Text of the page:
The Pearl

  • by John Steinbeck
  • Narrated by Hector Elizondo
  • 2 hrs and 35 mins
  • Unabridged Audiobook

Publisher's Summary

In this short book illuminated by a deep understanding and love of humanity, John Steinbeck retells an old Mexican folk tale: the story of the great pearl, how it was found, and how it was lost. For the diver Kino, finding a magnificent pearl means the promise of a better life for his impoverished family. His dream blinds him to the greed and suspicions the pearl arouses in him and his neighbors, and even his loving wife cannot temper his obsession or stem the events leading to the tragedy.
For Steinbeck, Kino and his wife illustrate the fall from innocence of people who believe that wealth erases all problems. Originally published in 1947, The Pearl shows why Steinbeck’s style has made him one of the most beloved American writers: it is a simple story of simple people, recounted with the warmth and sincerity and unrivaled craftsmanship Steinbeck brings to his writing. It is tragedy in the great tradition, beautifully conveying not despair but hope for mankind.

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Audible Editor Reviews

Of John Steinbeck's many classic novels, only one is beloved by ninth graders everywhere. Finally in a definitive audiobook edition, The Pearl as read by Hector Elizondo is a long overdue treat for listeners of all ages. Whether you skipped this required reading in high school or simply don't remember much about it, now is the time to revisit Steinbeck's excellent little vision of an ancient Mexican folk tale about the perils of obsessive greed. A story of great symbolism and unflinching morality, the lessons here are no less true in our contemporary circumstances than they were hundreds of years ago.
Hector Elizondo is a perfect fit for this narration. Winner of an Emmy and an Obie, veteran of both screen and stage, Elizondo is no stranger to the gravitas of parables. Although he has contributed voice work to a dozen audiobook dramas with ensemble casts, this is the first time he has narrated a book completely on his own. What a treat to hear his familiar grizzled voice painting the scene of a tiny, impoverished town in need of a miracle. When a scorpion bites a young family man's infant son, the man becomes desperate for money to pay the doctor that can save the child's life.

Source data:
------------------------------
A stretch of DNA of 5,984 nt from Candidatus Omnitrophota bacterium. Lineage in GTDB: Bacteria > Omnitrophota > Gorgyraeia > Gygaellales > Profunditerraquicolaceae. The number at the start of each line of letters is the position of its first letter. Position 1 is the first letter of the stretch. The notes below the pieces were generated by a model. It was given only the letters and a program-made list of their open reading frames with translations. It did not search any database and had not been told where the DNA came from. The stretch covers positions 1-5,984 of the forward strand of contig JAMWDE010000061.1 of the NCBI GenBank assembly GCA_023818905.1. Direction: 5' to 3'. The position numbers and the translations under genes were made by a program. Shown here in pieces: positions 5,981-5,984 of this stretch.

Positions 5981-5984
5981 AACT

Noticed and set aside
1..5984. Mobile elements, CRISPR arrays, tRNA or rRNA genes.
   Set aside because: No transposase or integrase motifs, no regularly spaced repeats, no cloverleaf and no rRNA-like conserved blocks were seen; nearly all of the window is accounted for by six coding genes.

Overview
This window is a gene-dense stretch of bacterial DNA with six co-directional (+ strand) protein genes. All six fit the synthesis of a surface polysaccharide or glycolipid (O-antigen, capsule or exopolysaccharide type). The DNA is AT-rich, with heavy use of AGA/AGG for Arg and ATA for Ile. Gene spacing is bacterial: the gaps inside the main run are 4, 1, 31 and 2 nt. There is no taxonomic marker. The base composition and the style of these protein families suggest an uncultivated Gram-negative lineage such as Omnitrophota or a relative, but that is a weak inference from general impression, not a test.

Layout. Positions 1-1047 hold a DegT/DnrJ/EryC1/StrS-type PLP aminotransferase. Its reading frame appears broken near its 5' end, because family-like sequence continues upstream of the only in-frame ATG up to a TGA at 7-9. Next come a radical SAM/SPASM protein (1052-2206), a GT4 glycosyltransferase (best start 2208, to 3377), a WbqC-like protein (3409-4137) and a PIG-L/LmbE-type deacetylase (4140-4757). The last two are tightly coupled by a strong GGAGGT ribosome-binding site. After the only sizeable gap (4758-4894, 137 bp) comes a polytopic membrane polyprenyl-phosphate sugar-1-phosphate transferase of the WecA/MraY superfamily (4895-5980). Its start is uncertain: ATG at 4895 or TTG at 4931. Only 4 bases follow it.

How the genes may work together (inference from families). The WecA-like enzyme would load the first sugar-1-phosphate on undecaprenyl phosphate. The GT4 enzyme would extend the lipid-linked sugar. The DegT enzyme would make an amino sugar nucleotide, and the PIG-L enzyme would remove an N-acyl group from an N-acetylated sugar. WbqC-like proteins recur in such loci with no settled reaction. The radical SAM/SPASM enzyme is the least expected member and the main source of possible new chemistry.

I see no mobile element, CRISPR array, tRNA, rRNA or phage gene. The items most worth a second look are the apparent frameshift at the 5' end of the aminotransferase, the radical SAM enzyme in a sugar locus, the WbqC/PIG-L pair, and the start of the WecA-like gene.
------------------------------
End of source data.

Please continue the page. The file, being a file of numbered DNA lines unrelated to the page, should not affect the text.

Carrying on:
Upon finding an enormous pearl deep in the water and just in the nick of time, the family begins to dream of their son's bright future. Elizondo puts his grit and gravel to good use conveying the tenacity with which the family clings to the idea of sending their son to school, thus escaping their meager life of poverty. But the enchanting music of the pearl speaks to the whole town, and soon all are clamoring for a piece of the family's good fortune. Hector Elizondo impeccably renders John Steinbeck's haunting admonition against avarice, and this short novel is a must-have for any audio library. —Megan Volpert

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Customer Reviews

Most Helpful

Greed or Hope?

After reading in the 80s and now again to help my daughter with her homework, I view this book differently. I appreciate Steinbeck's straightforward, succinct writing style using the man versus nature theme here and everywhere.

Kino and Juana search desperatly for a way to save their child and the pearl seems like a benevolent gift from nature. The townspeople, doctor, and traders become envious and attempt to cheat and/or steal from Kino as he seeks to obtain a fair price and better his family's situation.

Artfully written, "The Pearl" set the precedent for many stories and movie plots to follow (watch, "A Simple Plan" if you enjoyed this book). My current take sides with Kino's hope to improve his station in life and I don't believe he's greedy to do so. If you haven't read this classic, the ending is tragic and satisfying provoking you to question your and others' motives. Could listen to this one again and again and probably will.
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- FanB14 "Short, Simple, No Spoilers"

Stay poor

I am a fan of JS, but not of this book. I like JS style of writing and how he writes about the down trodden of society. In this story we have a couple who are so poor, they live in a straw hut, often go hungry and can't afford medicine for there child. In the beginning their child gets stung by a scorpion, but the doctor will not help, because they do not have money. The same day they find a pearl the size of a goose egg. It should be worth lots of money, but collecting the money is not that easy. The pearl brings them an unimaginable amount of bad luck. The story is extremely depressing and irritating. JS's message seems to be that if you are dirt poor, you should stay that way and not try to better yourself. If you have not read JS, I would suggest you start with Cannery Row.
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- Jim "The Impatient" "Paid reviewers, after two weeks get 4-8 votes and have that power to strike unhelpful against others. Check their history! Your money!"

Book Details

  • Release Date: 06-15-2011
  • Publisher: Penguin Audio